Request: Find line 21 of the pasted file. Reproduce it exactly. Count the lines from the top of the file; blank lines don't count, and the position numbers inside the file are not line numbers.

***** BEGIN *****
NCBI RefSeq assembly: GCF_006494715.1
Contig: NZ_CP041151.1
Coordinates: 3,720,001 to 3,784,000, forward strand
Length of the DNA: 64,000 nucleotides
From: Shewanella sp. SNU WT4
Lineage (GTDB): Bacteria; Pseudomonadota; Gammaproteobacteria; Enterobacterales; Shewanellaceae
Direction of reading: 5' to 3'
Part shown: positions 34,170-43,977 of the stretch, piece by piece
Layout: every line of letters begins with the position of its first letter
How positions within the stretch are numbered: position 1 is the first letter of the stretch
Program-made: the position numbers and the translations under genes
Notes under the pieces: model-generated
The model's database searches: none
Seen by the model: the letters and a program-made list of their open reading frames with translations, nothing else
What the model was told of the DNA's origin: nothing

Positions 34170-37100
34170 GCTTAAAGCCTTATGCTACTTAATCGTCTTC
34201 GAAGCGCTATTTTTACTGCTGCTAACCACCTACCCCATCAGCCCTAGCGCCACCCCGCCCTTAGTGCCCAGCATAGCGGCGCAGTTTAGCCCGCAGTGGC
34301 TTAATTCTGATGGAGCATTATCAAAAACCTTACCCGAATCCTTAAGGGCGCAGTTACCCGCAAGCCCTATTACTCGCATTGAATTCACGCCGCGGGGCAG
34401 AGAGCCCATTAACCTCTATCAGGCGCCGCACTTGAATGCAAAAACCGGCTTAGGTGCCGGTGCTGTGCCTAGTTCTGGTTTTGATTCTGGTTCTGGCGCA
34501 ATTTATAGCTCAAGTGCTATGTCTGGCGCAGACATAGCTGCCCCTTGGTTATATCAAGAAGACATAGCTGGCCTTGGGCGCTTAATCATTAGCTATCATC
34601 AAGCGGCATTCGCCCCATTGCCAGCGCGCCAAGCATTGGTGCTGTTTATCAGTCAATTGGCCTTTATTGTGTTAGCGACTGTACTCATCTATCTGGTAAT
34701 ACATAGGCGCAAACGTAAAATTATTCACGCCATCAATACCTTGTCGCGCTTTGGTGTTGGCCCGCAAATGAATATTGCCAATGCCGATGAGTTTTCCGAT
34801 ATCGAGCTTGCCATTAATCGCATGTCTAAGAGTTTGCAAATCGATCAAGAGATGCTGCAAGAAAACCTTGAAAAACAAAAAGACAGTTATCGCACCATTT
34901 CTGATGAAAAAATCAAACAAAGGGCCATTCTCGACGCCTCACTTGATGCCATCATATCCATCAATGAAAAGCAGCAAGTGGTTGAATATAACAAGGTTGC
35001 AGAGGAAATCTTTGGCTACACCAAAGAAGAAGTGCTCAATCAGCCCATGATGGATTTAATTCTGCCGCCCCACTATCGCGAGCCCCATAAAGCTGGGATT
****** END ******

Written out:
34501 ATTTATAGCTCAAGTGCTATGTCTGGCGCAGACATAGCTGCCCCTTGGTTATATCAAGAAGACATAGCTGGCCTTGGGCGCTTAATCATTAGCTATCATC